• Businesses that do not focus on quality have to bear heavy costs. Examples of these costs include waste due to products being badly made and therefore not being able to sell them. These include rejections at their own end or returned by the customers.

While making a product, following points should be considered:

  • The lowest level of quality that is acceptable for the product
  • What is the desired level of quality for that product
  • who is responsible for quality control of the product
  • a method of quality control to be used.
  • For a customized product, make sure that you have all the specifications from customer
  • Convert all requirements to measurable elements and take care of fittings / alignments/ aesthetics etc.
  • Prepare a quality cum design plan before commencing production and make sure to follow the plan at all stages.
  • If possible, get a sample approved by the customer before commencing full scale production.

In case, some non-conformity is observed in the product design or quality, inform and consult your customer (prior to dispatching the goods). Sometimes the customer can still accept the lot. Sometimes, offering a reasonable discount for small defects can also help. But remember these are remote possibilities and these may or may not materialize. Also, such conditions should not be made a practice but only once in a while.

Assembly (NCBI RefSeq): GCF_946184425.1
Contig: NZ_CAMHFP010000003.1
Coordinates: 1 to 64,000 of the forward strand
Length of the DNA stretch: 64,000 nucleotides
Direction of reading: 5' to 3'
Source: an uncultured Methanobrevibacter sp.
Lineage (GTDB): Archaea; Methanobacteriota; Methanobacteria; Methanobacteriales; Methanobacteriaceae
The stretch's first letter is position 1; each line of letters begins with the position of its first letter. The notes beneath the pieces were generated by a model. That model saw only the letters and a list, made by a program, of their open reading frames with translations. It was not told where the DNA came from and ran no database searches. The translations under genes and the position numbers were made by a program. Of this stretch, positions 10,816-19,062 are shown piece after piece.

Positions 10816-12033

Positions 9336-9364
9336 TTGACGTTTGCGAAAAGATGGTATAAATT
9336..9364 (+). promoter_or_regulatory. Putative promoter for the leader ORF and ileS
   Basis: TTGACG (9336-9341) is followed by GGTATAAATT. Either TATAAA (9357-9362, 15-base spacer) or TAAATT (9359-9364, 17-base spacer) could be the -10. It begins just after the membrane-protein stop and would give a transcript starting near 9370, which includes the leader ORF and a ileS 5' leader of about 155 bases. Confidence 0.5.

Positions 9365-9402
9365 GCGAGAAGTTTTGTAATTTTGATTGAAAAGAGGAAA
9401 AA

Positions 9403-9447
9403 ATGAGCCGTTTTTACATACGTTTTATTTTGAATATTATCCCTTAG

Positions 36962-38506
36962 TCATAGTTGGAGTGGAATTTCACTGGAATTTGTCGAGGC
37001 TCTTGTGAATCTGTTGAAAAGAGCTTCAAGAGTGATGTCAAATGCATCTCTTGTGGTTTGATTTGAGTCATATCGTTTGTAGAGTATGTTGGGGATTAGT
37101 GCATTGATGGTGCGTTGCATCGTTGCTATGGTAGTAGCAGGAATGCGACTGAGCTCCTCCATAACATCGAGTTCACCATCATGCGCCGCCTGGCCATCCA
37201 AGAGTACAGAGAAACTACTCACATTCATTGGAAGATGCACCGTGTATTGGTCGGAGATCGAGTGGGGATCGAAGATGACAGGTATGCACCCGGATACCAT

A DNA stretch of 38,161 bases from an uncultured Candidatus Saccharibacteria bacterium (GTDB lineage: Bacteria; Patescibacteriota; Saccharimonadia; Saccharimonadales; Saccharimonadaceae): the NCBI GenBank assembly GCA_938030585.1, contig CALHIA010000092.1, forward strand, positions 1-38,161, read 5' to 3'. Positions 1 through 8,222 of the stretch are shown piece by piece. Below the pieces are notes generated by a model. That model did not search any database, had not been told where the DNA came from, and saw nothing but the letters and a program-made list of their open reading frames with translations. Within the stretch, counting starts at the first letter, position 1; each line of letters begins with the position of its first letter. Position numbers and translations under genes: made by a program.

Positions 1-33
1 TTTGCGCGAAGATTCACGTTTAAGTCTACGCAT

Tips on logistics:

  • Keep track of the available transport companies, courier agents, postal services, and railway agents etc. to find the best available links from your production place to buyers place. Keep a list of their freight charges, delivery times, terms & conditions etc. Be aware of the cheapest mode of transport, fastest mode etc.
  • Different modes may be cheaper for different destinations. So choose accordingly.
  • Be aware of the credibility of the logistic mode that you have chosen.
  • Keep economic mode in your planning to sustain buyer regularly.
  • You may like to use different modes for sending samples and for sending bulk lots.
  • Ensure i.e. take commitment from the logistics company about assured delivery date.
  • Inquire about consignment insurance policies in details before opting for them.
  • Inform & consult the customer about the logistics mode that you are using or have used. Provide them the docket nos., LR nos etc. immediately after despatch. Keep a follow-up regarding actual delivery after dispatch.

Product life cycle

As per Wikipedia, like human beings, products also have their own life-cycle. From birth to death, human beings pass through various stages e.g. birth, growth, maturity, decline and death. A similar life-cycle is seen in the case of products. The product life cycle goes through multiple phases, involves many professional disciplines, and requires many skills, tools and processes. In simple words, the stages through which individual products develop over time is commonly known as the “Product Life Cycle”.Product life cycle (PLC) has to do with the life of a product in the market with respect to business/commercial costs and sales measures. To say that a product has a life cycle is to assert four things:

  • that products have a limited life,
  • product sales pass through distinct stages, each posing different challenges, opportunities, and problems to the seller,
  • profits rise and fall at different stages of product life cycle, and